PMP certification is the standard for professional project management from the project management institute in the USA and PRINCE2 defined project management method from the UK Office of Government commerce. Initially they seem to represent different standards and approach to project management courses from two very different perspectives. On close examination however the two standards have significant compatibility with could even be complementary.

PMP Certification

Based on the PMI guide to project management the PMI BoK Guide to the Body of Knowledge, the PMP is one of the most widely recognised project management qualifications. Its aim is to demonstrate overall competence to deliver challenging projects. To achieve the PMP then you need to show both that you have a knowledge of the project management but can also demonstrate significant project management experience. In terms of knowledge then you need to know the PMBoK in detail but also other areas of project management including ethics and quality management. The PM Bok itself defines at in a detailed level the stages and processes a project manager should follow. However much of the guidance is at a high level and lacks detail.

What is PRINCE2

PRINCE2 is a project management method. As with all methods it defines three key areas 1) Key roles and responsibilities of the management team including the Project Manager, Project Sponsor Senior User, Senior Supplier and the work package managers. Each role has a detailed explanation. . The detailed template required to run the project. And the management processes to be followed at each stage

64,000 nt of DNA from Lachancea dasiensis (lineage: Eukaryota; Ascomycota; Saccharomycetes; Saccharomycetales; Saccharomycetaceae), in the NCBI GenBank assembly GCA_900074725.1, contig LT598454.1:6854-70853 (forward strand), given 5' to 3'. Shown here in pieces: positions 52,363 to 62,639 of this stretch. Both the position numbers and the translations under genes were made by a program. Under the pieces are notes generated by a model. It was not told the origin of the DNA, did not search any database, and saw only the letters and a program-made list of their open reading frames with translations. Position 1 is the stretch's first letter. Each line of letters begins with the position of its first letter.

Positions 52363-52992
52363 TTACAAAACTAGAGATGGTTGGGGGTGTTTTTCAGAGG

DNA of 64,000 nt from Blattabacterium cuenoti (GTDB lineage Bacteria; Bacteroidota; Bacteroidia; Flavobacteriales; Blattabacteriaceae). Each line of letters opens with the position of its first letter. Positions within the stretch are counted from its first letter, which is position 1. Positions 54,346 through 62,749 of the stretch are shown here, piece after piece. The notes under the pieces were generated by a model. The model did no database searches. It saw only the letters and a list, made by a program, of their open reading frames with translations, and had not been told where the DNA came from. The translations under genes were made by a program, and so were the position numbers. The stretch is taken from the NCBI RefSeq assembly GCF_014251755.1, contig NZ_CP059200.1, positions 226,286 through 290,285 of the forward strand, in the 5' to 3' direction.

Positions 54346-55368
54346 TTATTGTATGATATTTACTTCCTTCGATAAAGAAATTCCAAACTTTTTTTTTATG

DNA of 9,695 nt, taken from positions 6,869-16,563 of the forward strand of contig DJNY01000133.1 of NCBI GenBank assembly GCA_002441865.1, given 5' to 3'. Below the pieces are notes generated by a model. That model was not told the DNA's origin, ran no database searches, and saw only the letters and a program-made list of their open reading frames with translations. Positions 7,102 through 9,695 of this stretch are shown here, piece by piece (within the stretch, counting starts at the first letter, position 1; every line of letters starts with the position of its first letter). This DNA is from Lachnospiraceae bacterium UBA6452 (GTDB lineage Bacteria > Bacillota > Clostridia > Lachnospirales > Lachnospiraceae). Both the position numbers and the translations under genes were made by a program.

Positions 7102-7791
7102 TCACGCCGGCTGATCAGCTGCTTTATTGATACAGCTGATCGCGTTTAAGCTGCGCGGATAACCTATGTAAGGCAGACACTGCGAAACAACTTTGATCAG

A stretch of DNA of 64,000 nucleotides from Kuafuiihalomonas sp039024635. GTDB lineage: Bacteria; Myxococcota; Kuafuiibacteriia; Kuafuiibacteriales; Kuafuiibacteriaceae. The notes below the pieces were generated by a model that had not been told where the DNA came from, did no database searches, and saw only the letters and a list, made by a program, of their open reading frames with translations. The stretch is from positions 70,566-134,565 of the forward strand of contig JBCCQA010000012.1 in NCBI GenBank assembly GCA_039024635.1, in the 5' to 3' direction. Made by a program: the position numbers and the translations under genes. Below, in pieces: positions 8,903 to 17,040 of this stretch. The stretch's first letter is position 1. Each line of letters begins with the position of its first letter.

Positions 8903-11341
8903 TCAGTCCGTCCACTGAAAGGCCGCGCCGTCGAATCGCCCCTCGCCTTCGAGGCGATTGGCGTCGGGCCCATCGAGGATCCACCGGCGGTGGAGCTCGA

So can PMP and Prince2 work hand-in-hand


PMP certification can deliver the competence required to deliver successful projects, while PRINCE2 provides the detailed processes, roles and responsibilities and template. We think that combining the two approaches would give project managers a powerful tool set to deliver project successfully.

Disadvantages of this approach

The disadvantage of this combined approach it that the project team have to reconcile the different terminology behind the two approaches. For example the slightly different approaches to the analysis of risk or the differences between a project brief and a project charter. However this seems a small barrier to overcome to real the benefits of a complete approach to project management training.